Carl Andre, Tomb of the Golden Engenderers, 1976, western red cedar wood, x 274.3 [sic], Detroit Institute of Arts, MI. See wood.

 

 

see thumbnail to leftEva Hesse (American, born Germany, 1936-1970), Tomorrow's Apples (5 in White), 1965, enamel, gouache and mixed media on board, 65.4 x 55.6 x 15.9 cm, Tate Gallery, London. See Minimalism and Post-Minimalism.

 

 

Eva Hesse, Hang Up, 1966, acrylic on cord and cloth, wood, and steel, 182.9 x 213.4 x 198.1 cm, Art Institute of Chicago.

 

 

Eva Hesse, Accession II, 1967, galvanized steel and rubber tubing, 78.1 x 78.1 x 78.1 cm, Detroit Institute of Arts, MI.

 

 

see thumbnail to leftEva Hesse, Addendum, 1967, painted papier mâché, wood and cord, 12.4 x 302.9 x 20.6 cm, Tate Gallery, London.

 

see thumbnail to rightEva Hesse (American, born Germany, 1936-1970), Sans II, 1968, fiberglass, 38 x 170 3/4 x 6 1/8 inches (96.5 x 433.7 x 15.6 cm), Whitney Museum of American Art, NY. See feminism and feminist art, fluted, and rectangle.

 

 

see thumbnail to leftEva Hesse, Contingent , 1969, cheesecloth, latex, fiberglass, installation (variable) 350.0 x 630.0 x 109.0 cm, National Gallery of Australia, Canberra.

 

 

 

see thumbnail to rightFrank Stella (American, 1936-), Hyena Stomp, 1962, oil on canvas, 195.6 x 195.6 cm, Tate Gallery, London. See square.

 

 

 

see thumbnail to leftFrank Stella, Mas o Menos (More or Less), 1964, metallic powder in acrylic emulsion on canvas, 300 x 418 cm, Georges Pompidou Center, Paris.

 

 

see thumbnail to rightFrank Stella, Tahkt-I-Sulayman Variation II, 1969, acrylic on canvas, 120 x 240 inches, Minneapolis Institute of Arts. See protractor.

 

 

 

see thumbnail to leftFrank Stella, Double Gray Scramble, 1973, screenprint, composition: 23 3/8 x 43 1/8 inches (59.4 x 109.5 cm); sheet: 29 x 50 3/4 inches (73 x 128.9 cm); edition: 100; publisher and printer: Gemini G.E.L., Los Angeles; collection Museum of Modern Art, NY. See concentric.

 

 

see thumbnail to rightRichard Serra (American, 1939-), Prop, 1968, lead antimony alloy, 97 1/2 x 60 x 43 inches (247.7 x 152.4 x 109.2 cm), Whitney Museum of American Art, NY.

 

 

 

see thumbnail to leftRichard Serra, 2-2-1: To Dickie and Tina, 1969, 1994, lead antimony alloy, 132.0 x 349.0 x 132.0 cm, Tate Gallery, London.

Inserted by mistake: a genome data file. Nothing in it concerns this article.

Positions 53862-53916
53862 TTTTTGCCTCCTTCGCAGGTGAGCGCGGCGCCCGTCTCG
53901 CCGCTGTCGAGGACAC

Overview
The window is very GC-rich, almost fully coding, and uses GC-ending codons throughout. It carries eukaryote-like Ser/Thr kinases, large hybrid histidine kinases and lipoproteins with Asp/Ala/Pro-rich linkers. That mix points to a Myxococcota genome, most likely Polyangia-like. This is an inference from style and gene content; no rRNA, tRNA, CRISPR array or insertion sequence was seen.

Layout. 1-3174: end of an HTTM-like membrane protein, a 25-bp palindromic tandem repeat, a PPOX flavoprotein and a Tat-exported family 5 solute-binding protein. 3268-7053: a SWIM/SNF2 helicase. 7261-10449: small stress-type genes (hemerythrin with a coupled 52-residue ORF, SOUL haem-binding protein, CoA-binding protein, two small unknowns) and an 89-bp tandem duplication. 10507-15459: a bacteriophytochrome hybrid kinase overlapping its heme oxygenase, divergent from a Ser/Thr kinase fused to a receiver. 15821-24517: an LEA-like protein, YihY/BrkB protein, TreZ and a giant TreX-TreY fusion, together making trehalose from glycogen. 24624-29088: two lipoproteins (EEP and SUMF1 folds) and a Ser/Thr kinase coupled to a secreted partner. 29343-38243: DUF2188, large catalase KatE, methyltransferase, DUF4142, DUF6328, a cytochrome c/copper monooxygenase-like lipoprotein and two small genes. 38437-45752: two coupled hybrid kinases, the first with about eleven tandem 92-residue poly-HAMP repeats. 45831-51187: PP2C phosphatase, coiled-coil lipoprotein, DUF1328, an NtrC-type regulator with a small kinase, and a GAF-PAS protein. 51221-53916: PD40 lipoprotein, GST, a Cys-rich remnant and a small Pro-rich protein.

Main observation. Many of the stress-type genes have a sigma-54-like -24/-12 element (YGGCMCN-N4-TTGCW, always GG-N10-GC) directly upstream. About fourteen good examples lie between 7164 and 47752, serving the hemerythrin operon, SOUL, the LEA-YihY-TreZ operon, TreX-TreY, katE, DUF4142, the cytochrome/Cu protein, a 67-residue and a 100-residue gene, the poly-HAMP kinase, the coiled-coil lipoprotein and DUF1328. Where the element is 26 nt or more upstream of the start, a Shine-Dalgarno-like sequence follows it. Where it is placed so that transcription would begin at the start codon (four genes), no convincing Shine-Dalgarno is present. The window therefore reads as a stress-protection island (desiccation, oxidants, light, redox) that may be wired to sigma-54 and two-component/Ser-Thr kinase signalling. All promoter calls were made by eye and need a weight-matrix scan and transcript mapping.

see thumbnail to rightRichard Serra, Five Plates, Two Poles, 1971, Cor-ten steel, 96 x 276 x 216 inches, Walker Art Center, Minneapolis, MN.Richard Serra, Mozarabe, 1971, steel, x 76.2 inches wide, Detroit Institute of Arts, MI.

 

 

see thumbnail to leftRichard Serra, Tilted Arc, 1981, Cor-ten steel, 12 x 120 feet, New York City. See arc.

 

 

 

see thumbnail to rightRichard Serra, Trip Hammer, 1988, steel, 274.3 x 331.5 x 134.6 cm, Tate Gallery, London. See rectangle.

 

 

see thumbnail to leftRichard Serra, Torqued Ellipse IV, 1998, weatherproof steel, 12 feet 3 inches x 26 feet 6 inches x 32 feet 6 inches, (373.4 x 807.7 x 990.6 cm), Museum of Modern Art, NY.

 

Lynda Benglis (American, 1941-), Travel Agent, 1966/1977-78, pigmented beeswax and gesso on Masonite, 36 1/4 x 6 3/4 x 5 1/2 inches (92.1 x 17.1 x 14 cm), Whitney Museum of American Art, NY.

 

Keith Sonnier (American, 1941-), Abaca Code-Circles, 1975/1976, hand-cast paper and stamping, National Gallery of Art, Washington, DC.Ross Bleckner (American, contemporary).

 

Tony Cragg (English, 1949-)

 

Peter Halley (American, 1953-), A Perfect World, 1993, acrylic, day-glo acrylic, and Roll-a-Tex on canvas, 90 x 147 3/16 inches, Broad Art Foundation. Halley's style and period of Minimalism is generally known as Neo-Geo.

 

Quote:

 

Related Links:

 

Also see communication, formalism, geometric, hard-edge, isms and -ism, postmodernism, and Post-Minimalism.

 

 
 
 
ArtLex Art Dictionary

http://www.artlex.com
Copyright © 1996-current year